Monday, April 9, 2012
The most effective way to gain control of the ever growing prescription drug epidemic in America is by the use of prescription drug monitoring systems. Unfortunately, many states have yet to use such systems efficiently, rendering such programs ineffective. California happens to be one of those states due to the fact that enrollment in the program is optional and on top of that funding for the program continues to be cut, according to The New York Times.
Despite the major health concerns associated with prescription drug abuse, only 1,216 pharmacists and 6,755 doctors are signed up to use the prescription drug monitoring system; when you consider that there are 165,000 physicians and pharmacists statewide it is unbelievable to think of how many are actually participating. Governor Brown cut $71 million from the state’s Department of Justice budget which has left little money to run the program effectively due to a lack of staffing, according to the article.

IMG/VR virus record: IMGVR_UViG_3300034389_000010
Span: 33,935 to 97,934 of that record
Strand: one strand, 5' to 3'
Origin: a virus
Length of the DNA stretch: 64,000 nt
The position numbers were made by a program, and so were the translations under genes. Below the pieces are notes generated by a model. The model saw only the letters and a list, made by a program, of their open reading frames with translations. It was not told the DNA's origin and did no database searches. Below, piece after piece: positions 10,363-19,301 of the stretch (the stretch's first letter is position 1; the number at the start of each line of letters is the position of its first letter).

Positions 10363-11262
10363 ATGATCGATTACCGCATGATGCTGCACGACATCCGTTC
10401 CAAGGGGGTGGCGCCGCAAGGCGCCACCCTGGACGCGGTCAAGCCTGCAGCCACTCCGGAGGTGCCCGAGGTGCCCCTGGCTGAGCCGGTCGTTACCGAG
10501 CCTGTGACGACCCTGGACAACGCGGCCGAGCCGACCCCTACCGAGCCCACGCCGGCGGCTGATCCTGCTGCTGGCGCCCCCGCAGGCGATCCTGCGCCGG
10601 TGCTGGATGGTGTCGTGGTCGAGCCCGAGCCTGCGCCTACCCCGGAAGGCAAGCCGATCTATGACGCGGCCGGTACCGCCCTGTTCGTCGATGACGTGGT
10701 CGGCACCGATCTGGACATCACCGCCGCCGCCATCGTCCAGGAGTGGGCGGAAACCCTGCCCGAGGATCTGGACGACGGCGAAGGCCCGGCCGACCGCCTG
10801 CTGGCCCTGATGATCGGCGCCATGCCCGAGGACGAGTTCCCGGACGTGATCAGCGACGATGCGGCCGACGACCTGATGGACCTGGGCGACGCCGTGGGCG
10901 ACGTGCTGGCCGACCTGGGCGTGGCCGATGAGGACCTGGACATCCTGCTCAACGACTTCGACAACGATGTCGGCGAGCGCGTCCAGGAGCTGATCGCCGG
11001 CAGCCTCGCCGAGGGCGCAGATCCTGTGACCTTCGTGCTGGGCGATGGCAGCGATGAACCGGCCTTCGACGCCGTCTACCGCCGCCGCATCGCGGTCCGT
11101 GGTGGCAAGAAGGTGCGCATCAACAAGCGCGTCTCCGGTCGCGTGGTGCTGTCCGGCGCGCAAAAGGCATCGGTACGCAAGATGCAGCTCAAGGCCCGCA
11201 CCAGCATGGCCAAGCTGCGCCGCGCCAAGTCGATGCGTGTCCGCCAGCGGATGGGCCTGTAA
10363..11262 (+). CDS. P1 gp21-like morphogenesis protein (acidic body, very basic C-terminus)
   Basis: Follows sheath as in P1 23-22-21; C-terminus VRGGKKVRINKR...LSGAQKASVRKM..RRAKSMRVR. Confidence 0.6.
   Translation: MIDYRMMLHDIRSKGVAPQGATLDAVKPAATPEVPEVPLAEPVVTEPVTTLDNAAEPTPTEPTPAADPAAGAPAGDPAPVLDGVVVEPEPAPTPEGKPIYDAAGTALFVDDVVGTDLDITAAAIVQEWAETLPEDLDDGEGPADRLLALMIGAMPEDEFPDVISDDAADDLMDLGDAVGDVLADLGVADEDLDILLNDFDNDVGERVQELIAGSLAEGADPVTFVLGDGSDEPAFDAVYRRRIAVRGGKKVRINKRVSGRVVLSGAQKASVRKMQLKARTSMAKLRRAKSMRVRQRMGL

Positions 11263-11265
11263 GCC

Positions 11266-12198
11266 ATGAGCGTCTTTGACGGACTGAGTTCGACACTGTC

Doctors and pharmacists who use the system complain that it is slow and difficult to use, and cannot analyze data in a systematic manner. “It’s hit or miss,” said Dr. Richard Gracer, who runs a pain management clinic. “Once in a while it’s slow. Sometimes it gives the wrong answers. If the amount of doctors who should be using it signed up, it would probably die right away.”
Mike Small, who runs the state program, said, “Doctors don’t want to spend 10 minutes waiting when they have a patient in front of them.”